The ARCA Menards Series East schedule includes events at Five Flags Speedway in Pensacola, Florida, as well as Toledo Speedway, Watkins Glen International and again be part of the annual Full Throttle Fall Weekend at New Hampshire Motor Speedway. It will have its championship decided with its traditional fall visit to Dover International Speedway.

 The Showdown will take the green flag with ARCA’s inaugural visit to ISM Raceway on March 6 as part of the national series’ event weekend in Phoenix. The Showdown’s 10 races, which will also count as part of the 20-race ARCA Menards Series schedule, features events at Indiana’s Salem Speedway, Lucas Oil Raceway in Indianapolis, Minnesota’s Elko Speedway, Bristol Motor Speedway, Iowa Speedway and World Wide Technology Raceway at Gateway. Both Iowa and Gateway have hosted K&N Pro West combination races as well as ARCA events annually, and this in an opportunity for those tracks to bring all three series together. The first Showdown champion will be crowned at Memphis International Raceway in September.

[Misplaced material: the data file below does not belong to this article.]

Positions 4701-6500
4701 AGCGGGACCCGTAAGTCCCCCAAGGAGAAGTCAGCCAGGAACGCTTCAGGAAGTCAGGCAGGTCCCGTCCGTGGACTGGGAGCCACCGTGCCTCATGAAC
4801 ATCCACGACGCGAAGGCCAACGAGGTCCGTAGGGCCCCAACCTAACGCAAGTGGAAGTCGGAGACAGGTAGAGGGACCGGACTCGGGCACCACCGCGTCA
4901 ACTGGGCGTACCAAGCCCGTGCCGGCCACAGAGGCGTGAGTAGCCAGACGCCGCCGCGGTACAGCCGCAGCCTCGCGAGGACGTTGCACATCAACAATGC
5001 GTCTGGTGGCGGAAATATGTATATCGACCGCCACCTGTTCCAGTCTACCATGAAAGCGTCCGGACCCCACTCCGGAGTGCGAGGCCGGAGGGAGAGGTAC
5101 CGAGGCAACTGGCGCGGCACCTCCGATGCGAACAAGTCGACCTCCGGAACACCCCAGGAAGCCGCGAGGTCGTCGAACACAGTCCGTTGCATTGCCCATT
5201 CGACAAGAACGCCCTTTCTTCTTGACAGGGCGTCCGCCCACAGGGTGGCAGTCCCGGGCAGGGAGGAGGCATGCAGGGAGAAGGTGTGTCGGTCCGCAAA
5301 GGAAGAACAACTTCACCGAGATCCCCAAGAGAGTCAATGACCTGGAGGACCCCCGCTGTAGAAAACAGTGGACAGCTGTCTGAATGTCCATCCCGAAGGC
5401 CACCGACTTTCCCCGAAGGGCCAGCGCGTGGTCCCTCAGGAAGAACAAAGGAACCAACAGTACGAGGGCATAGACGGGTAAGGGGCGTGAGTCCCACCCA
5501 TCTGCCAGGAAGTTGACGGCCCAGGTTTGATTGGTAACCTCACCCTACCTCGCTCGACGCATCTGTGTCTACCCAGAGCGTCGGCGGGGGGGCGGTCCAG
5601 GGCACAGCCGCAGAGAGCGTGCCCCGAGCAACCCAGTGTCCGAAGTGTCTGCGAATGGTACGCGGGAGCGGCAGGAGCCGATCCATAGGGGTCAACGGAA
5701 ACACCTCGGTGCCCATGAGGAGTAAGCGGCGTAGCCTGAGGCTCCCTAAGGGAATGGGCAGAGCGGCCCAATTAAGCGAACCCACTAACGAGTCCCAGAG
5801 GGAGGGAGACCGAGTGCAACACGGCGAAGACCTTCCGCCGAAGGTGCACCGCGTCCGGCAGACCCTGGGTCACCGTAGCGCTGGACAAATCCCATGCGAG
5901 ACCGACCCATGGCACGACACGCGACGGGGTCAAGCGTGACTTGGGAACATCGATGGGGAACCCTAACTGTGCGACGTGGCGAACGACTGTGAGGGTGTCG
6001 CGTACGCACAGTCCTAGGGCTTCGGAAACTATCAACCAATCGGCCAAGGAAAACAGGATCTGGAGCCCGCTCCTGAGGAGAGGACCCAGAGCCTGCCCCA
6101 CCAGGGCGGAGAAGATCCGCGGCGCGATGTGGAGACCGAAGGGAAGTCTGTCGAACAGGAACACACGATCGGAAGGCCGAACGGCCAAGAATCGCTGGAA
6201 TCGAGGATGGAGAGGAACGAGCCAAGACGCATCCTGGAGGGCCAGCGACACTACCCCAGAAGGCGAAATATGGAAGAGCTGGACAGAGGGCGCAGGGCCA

In addition, NASCAR and MAVTV announced a three-year extension of its telecast rights agreement for select ARCA Menards Series races. The partnership, combined with the races covered on FOX Sports, means that all 20 ARCA Menards Series races — including the 10-race Showdown portion — will be available via live or same-day broadcast. NBCSN will continue to carry the ARCA Menards Series East and West as part of their extensive NASCAR coverage.

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Craig Lutz Breaks Into Victory Lane in NAPA Fall Final at Stafford

STAFFORD, Conn. — For the second straight year, the NAPA Fall Final at Stafford Motor Speedway produced a first-time NASCAR Whelen Modified Tour winner.